Bondi View

The fox and the city

Fox on the run in Bronte Park. Photo: Waverley Council.


The next time you hear a bustle in the hedgerow chances are its not Led Zeppelin but Basil the fox.

Foxes were introduced to Australia in the 1850s for hunting and are usually associated with farm land, but in recent times they are being seen more frequently in the heart of the urban environment.

Foxes in the inner city are not a new phenomena, having been introduced to Australia in the1850s for hunting.

“They have incurred right into the city and I have seen them even on the university campus and they are all around the city region,” Dr Matthew Crowther, Associate Professor, School of Life and Environmental Sciences, University of Sydney said.

Recent years has seen inner city newspapers and Facebook record frequent sightings from the canals of Leichhardt to Coogee Beach, while residents near Centennial Park and Cooper Park in Sydney’s east have come to see them as just another part of the urban environment.

“Foxes are everywhere in Sydney and have been seen in many parts of Waverley, including Waverley Cemetery, Bondi Golf Course, Bronte Gully, Tamarama Gully and Diamond Bay,” Spokesperson, Waverley Council said.

There are 21 species of foxes throughout the world, but in Australia there is just vulpe vulpe, the European red fox.

With two releases of foxes in Geelong and Ballarat in 1871, Australia was quickly under threat from the new feral species, with the dingo being their only apex predator.

A rising rabbit population ensured the foxes’ success and together they quickly spread across the southern states and into Western Australia.

“Foxes are highly adaptable and while you associate them with farm land, you can find them on beaches, in laneways, creeks and other places as they are capable of surviving in a wide range of places,” Peter West, National Coordinator, Feral Scan Program, NSW Department of Primary Industries said.

Commonly referred to as carnivorous predators, foxes are highly flexible in their diet and will even include plant material and human food waste.

“Even though foxes are carnivorous they are scavengers and can use any food source whether it is a left over lunch or chips or the fruit that falls on the ground,” Graham Wilson, Manager Biosecurity, Greater Sydney Land Services said.

The Greater Sydney Land Services provide pest services at a coordination level across the Greater Sydney region covering the Blue Mountains, Central Coast and eastern suburbs to Botany.

Foxes are extremely furtive and will normally avoid contact with humans, one of the reasons why we seldom see them.

“Foxes will change the way that they act, such as you’d be lucky to see a fox during the day in the urban environment,” Dr Crowther said.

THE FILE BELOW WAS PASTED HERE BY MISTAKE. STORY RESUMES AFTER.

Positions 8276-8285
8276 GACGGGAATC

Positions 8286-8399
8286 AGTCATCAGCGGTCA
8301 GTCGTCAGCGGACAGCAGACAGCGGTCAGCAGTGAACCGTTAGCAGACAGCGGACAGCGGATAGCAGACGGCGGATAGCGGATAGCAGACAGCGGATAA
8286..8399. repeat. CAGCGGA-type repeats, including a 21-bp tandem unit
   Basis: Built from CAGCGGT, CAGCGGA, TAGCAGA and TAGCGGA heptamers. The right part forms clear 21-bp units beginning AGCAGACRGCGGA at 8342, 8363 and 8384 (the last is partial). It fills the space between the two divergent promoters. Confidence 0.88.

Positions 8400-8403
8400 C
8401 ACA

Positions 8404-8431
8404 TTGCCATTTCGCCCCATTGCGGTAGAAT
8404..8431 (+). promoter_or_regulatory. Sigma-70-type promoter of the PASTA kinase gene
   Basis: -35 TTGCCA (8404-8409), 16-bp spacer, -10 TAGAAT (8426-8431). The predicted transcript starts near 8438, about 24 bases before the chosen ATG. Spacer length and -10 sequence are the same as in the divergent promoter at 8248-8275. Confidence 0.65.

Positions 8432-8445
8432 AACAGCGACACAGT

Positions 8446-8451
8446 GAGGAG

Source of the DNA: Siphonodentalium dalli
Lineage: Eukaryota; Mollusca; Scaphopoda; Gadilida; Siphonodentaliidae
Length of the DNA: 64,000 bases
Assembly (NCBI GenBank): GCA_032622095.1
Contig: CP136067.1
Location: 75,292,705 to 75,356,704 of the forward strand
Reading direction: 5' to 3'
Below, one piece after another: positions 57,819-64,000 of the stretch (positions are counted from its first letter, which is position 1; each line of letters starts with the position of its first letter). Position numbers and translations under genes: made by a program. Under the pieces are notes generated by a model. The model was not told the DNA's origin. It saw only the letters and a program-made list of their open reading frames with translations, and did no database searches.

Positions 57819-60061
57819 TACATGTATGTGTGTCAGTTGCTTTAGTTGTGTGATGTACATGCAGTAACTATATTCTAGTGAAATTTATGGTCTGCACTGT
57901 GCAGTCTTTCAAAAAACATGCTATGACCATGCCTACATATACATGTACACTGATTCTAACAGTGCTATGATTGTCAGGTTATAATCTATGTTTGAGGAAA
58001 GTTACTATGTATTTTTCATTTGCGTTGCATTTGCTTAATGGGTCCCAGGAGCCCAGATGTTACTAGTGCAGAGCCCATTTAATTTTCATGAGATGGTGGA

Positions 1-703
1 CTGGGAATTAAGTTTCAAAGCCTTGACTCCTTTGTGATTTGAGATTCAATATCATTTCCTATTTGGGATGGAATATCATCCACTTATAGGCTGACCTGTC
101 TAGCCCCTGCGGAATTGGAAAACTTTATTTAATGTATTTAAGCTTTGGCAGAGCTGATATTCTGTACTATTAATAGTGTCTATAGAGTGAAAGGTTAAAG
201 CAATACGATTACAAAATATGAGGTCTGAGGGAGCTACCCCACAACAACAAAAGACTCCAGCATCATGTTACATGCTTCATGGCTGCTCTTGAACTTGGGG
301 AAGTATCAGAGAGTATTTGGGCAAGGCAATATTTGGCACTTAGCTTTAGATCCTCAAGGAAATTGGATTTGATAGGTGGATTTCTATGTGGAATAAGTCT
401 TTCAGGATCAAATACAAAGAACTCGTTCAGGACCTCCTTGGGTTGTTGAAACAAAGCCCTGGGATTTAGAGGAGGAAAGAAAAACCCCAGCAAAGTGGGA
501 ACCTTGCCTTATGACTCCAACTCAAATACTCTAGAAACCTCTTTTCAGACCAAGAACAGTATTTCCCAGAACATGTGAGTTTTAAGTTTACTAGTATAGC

In farming communities foxes will often venture out during day light hours, especially during lambing season.

Often the only time city folks become aware of a fox in our midst is when the hen house gets raided, or the pet rabbit or guinea pig is discovered eviscerated.

“Foxes are very challenging to manage in urban and peri urban landscapes, so it is recommended that people adopt a few practices including feeding your pets indoors,” Peter West said.

Foxes will normally eat around 500gms of food per day, and in the case of live food, this may include more than one animal as they will often only eat the head and parts of the intestines.

A city fox will have an average lifespan of two to three years, usually succumbing to cars or disease, while the ones that make it to five years are an exception.

While there is no hard data on fox numbers in the inner city region, it is generally accepted that the numbers are higher per square kilometre than in farm land, where there are usually less resources.

“In parts of the urban environment there may be up to five foxes per square kilometre and that density is driven by food availability,” Graham Wilson said.

In 1998, 14 councils and government agencies set up the Urban Feral Animal Action Group to monitor, record and set action for invasive species impacting on Sydney, including foxes.

As a part of Feral Scan, Fox Scan is the mapping site set up to record fox sightings across Australia including inner city Sydney.

“The Fox Scan resource is completely free and is available as a website and a phone app and is part of the Feral Scan community mapping store so that we can manage feral species,” Peter West said.

“The City of Sydney is partnering with organisations such as Fox Scan, and this allows the City to map sightings of foxes, record the damage they cause and record any control measures used,” Spokesperson, City of Sydney said.

The Inner West Council said that they were “previously involved in a Regional Fox Control Program to identify problem sites and implement control measures.”

While farmers have control resources such as shooting and baiting available to them, these are not suitable in an urban environment due to safety of humans and pets.

“There are some places in the inner city where we can use pest controls such as bait but we are very restricted with firearms so cages trapping is the predominate technique, but foxes learn very quickly to avoid traps,” Graham Wilson said.

It seems that the future of the fox in the city is in our hands as denying it food appears to be the cheapest and most effective way of managing its numbers.

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